Animals, Bone and Bones, Calcium, Cattle, Chelating Agents, Fluorescent Dyes, Fractures, Stress, Tibia, Video Recording
Fatigue-induced damage plays an important role in bone remodelling and in the formation of stress and fragility fractures. Recently, a technique has been developed (Lee, T.C. et al., Sequential labelling of microdamage in bone using chelating agents. Journal of Orthopedic Research, 18 (2000) 322-325) which allows microcrack growth in trabecular bone to be monitored by the application of a series of chelating fluorochromes, however, some limitations were identified with the process. The aims of this study were to refine the method of detection using these agents in order to determine the optimal sequence of application and the optimal concentrations which allowed all the agents to fluoresce equally brightly using UV epifluorescence. A chemical analysis process, ion chromatography, followed by validation tests on bone samples showed that the optimal sequence of application and concentration of each agent was alizarin complexone (0.0005 M) followed by xylenol orange (0.0005 M), calcein (0.0005 M) and calcein blue (0.0001 M). A fifth agent, oxytetracycline was excluded from the study after recurring problems were found with its ability to chelate exposed calcium when applied in sequence with the other agents. This work has developed a sequential labelling technique, which allows for microcrack propagation during fatigue testing of bone specimens to be monitored without the problem of chelating agent substitution occurring.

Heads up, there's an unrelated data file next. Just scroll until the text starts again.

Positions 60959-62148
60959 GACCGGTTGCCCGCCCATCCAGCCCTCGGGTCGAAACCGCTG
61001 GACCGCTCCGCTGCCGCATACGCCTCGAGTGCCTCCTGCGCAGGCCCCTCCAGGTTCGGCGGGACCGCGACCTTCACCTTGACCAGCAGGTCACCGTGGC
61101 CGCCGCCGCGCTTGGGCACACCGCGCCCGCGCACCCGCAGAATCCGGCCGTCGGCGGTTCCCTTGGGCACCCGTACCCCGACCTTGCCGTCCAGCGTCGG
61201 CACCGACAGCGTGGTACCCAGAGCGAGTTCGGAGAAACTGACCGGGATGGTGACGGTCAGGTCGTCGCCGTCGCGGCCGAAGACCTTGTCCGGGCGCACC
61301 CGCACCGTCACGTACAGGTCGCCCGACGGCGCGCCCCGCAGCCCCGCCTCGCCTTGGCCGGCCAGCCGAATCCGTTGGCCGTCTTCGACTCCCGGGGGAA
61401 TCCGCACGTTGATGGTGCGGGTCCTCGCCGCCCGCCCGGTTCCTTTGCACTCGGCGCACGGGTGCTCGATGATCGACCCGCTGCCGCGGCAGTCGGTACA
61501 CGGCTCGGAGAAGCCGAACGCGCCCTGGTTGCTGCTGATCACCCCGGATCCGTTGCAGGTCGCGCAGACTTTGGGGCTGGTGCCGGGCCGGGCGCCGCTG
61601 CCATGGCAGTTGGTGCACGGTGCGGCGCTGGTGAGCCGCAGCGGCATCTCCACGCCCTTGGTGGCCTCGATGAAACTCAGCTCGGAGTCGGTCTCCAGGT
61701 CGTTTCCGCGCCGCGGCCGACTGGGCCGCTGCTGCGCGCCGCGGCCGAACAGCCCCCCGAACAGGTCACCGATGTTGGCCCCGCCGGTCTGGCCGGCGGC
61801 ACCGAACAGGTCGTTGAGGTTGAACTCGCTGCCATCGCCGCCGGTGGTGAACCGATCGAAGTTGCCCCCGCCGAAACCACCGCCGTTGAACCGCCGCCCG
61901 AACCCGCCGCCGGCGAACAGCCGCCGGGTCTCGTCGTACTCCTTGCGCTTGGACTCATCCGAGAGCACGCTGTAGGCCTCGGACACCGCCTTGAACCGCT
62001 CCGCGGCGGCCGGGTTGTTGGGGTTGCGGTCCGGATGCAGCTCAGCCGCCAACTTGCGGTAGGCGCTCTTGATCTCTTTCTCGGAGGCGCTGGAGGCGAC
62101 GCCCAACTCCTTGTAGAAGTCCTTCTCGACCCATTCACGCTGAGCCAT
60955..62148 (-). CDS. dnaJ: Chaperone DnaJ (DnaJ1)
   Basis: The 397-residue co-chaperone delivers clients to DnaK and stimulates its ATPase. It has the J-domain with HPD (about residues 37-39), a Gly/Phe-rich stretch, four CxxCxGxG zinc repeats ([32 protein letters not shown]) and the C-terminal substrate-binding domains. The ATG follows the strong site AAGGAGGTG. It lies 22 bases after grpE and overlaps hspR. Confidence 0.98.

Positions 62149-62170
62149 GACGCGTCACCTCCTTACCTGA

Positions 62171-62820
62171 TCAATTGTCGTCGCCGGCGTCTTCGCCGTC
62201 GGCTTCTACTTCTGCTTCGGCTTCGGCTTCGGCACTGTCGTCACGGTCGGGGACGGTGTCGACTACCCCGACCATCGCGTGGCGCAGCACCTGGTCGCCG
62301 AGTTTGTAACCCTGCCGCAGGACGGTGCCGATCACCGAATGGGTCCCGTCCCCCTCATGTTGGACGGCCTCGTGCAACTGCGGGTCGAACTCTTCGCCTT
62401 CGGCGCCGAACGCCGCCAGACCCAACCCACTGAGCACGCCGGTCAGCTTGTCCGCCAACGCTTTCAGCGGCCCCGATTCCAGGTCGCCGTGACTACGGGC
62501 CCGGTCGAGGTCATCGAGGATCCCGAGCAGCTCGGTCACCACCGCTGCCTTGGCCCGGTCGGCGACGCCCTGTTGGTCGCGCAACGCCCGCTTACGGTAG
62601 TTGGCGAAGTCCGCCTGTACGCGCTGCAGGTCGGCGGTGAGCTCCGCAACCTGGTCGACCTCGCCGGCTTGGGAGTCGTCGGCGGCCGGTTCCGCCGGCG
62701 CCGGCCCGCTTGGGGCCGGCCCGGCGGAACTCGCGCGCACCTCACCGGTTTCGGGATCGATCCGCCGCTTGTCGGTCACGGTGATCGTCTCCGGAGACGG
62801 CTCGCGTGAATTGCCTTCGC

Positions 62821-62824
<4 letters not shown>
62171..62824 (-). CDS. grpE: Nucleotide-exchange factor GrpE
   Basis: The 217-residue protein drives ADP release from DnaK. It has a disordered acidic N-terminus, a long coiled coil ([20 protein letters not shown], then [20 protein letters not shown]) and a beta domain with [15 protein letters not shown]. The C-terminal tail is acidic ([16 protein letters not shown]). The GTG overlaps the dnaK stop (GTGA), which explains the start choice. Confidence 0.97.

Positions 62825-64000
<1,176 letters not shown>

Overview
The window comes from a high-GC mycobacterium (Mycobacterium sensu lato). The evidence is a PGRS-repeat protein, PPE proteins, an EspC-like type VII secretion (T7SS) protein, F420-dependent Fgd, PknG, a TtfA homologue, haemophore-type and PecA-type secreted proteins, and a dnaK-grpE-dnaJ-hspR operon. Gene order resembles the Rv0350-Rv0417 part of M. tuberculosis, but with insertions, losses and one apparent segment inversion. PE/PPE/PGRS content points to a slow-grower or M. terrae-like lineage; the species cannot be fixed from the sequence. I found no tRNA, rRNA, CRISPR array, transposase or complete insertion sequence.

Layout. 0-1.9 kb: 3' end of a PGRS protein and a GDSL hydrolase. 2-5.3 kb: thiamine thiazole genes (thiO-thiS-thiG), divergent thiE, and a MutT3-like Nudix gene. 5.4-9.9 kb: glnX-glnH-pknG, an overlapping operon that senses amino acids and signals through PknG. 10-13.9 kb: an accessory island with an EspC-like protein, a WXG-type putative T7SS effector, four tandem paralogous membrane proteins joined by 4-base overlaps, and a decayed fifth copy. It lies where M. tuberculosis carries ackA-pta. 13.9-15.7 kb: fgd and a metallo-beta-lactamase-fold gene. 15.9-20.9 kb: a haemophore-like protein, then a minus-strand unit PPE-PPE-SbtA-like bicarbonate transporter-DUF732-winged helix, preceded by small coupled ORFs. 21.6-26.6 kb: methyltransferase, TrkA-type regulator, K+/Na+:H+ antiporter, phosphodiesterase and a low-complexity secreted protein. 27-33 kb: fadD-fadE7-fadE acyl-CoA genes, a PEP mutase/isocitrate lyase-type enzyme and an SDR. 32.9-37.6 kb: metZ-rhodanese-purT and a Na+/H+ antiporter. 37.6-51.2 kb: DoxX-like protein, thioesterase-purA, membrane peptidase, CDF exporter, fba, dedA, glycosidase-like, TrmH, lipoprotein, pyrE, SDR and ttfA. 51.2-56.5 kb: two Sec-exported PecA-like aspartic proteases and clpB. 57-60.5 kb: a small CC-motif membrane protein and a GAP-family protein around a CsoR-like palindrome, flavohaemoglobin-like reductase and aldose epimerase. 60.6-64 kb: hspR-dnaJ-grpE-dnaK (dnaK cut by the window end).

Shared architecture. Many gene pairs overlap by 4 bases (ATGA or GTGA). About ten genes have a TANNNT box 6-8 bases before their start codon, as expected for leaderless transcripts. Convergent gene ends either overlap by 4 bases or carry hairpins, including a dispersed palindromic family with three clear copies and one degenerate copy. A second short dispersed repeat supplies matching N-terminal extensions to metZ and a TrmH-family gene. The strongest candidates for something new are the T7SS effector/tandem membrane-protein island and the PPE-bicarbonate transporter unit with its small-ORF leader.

O'Brien FJ, Taylor D, Lee TC. An improved labelling technique for monitoring microcrack growth in compact bone. Journal of Biomechanics. 2002; 35(4)523–526.